As a parent, there are many things you can easily do to care for your young adult in terms of physical health — but when it comes to mental health, it’s much harder to spot and deal with.
Any person can suffer from mental health problems at any age, but when you’re dealing with a young adult undergoing huge life changes and big decisions, it can run more of a risk to find that you have a teen or young adult dealing with mental health difficulties.
5 Signs Your Young Adult May Be Dealing with Mental Health Problems
If you’ve never suffered from mental health problems yourself or seen it first hand, you may not know what the signs and symptoms are. Symptoms can manifest differently in every person, however, and some people may not get all of them, but here are some common signs your young adult may be struggling:
- They have persistent low moods. They may be weepy, or else always negative.
- They lack motivation. They have no energy to do anything, or you never see them being active or getting involved with anything.
- They aren’t passionate about anything. Your young adult may have suddenly dropped hobbies they used to enjoy or aren’t motivated to start anything new.
- There are physical signs, such as weight changes or bad hygiene practices.
- They’ve become withdrawn. While young people can become a lot more private, you may have noticed they keep to their room, refuse to join family dinners, or else isolate themselves generally.
It’s important not to ignore any of these signs or other indicators, and there are some things you can do as a parent to help support your young adult’s mental health.
Encourage Them to Learn Adult Responsibilities
Young adults can easily become sedentary or unmotivated when they don’t have any responsibilities, especially within the household. While negative mental health can impact the motivation to do things like cooking and cleaning, it’s still important to try and support them, prompt them and teach them.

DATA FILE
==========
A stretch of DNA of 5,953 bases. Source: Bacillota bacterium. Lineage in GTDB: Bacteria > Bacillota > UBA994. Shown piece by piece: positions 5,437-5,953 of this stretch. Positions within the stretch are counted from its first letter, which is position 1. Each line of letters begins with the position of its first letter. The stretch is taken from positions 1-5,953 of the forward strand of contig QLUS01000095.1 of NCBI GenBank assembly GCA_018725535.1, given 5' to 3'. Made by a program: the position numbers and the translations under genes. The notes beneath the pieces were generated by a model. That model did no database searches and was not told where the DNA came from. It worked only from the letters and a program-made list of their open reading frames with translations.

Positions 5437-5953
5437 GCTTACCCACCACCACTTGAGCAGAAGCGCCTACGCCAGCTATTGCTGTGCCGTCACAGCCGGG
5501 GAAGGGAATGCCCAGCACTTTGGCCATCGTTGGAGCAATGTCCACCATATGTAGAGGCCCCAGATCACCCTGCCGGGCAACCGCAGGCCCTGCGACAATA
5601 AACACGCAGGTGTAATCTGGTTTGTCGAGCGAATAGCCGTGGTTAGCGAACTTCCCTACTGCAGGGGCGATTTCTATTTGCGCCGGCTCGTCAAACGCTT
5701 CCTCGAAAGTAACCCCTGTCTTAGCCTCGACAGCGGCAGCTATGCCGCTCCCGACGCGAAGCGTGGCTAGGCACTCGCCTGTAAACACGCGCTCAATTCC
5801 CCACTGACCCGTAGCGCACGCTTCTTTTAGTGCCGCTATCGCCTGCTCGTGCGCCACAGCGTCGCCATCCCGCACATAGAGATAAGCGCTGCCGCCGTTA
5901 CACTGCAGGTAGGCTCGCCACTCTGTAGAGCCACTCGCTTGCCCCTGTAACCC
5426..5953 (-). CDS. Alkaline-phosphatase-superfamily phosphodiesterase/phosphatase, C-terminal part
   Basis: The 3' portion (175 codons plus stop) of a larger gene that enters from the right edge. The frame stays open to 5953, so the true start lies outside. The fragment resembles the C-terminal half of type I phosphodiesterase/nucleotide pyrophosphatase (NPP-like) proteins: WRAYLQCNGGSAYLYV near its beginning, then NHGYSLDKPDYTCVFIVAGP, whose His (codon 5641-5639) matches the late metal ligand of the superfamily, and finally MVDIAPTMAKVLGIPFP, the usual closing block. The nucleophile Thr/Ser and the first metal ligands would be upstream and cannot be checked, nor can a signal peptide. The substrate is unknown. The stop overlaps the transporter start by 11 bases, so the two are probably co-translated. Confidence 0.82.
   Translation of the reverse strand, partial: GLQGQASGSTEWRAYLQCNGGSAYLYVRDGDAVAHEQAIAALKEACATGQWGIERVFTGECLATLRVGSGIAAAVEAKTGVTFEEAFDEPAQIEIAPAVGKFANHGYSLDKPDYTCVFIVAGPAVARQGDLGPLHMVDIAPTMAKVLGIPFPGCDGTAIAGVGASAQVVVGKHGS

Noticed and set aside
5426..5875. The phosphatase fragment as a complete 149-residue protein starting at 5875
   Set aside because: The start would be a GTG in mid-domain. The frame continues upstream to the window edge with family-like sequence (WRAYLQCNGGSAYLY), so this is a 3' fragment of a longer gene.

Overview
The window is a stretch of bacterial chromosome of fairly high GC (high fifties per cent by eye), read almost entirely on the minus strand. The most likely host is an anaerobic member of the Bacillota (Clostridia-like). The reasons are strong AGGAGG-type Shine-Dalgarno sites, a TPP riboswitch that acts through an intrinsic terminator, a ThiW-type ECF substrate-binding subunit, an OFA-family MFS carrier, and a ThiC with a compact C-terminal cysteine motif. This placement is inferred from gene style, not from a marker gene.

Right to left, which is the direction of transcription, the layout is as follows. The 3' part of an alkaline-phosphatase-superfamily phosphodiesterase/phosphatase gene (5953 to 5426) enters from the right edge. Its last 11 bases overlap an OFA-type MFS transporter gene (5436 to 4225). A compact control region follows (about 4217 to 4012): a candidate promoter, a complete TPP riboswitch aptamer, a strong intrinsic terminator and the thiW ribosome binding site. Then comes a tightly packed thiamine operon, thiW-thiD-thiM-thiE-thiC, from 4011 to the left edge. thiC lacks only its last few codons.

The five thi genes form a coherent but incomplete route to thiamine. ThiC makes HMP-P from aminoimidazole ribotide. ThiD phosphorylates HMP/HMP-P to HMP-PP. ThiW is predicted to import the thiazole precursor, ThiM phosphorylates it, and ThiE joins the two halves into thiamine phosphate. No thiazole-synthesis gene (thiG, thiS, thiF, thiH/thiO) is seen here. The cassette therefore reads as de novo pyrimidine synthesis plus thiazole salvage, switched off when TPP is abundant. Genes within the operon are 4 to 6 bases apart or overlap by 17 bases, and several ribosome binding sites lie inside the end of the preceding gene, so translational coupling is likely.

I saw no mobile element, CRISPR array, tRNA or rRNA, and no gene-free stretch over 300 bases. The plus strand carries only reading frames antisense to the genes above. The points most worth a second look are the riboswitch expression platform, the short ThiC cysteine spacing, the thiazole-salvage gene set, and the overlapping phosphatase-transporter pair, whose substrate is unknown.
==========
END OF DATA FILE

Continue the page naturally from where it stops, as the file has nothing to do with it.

It may be that your young adult is suffering from low mood or anxiety because of the prospect of becoming more self-sufficient, such as living alone at college. This could also be a symptom of Failure to Launch Syndrome, in which case help is available, such as from Life Adjustment.
Helping your young adult to learn simple things like how to use a washing machine may help to build their confidence.
Speak to Them
While it’s important to not pester or push your young adult into speaking, it’s always important to show them that you’re ready to listen. Ask them what’s troubling them and how you can help, and let them know that they’re not alone.
Plan Activities with Them
If your child isn’t motivated to exercise or go out on their own steam, encourage them by joining them. You can take a walk outside with them, go to the gym with them, or book an event or activity and encourage them to come along.
Remember: you’re never alone as a parent trying to support their child, and there’s always professional help from advisors and doctors available to help in a way you aren’t equipped to.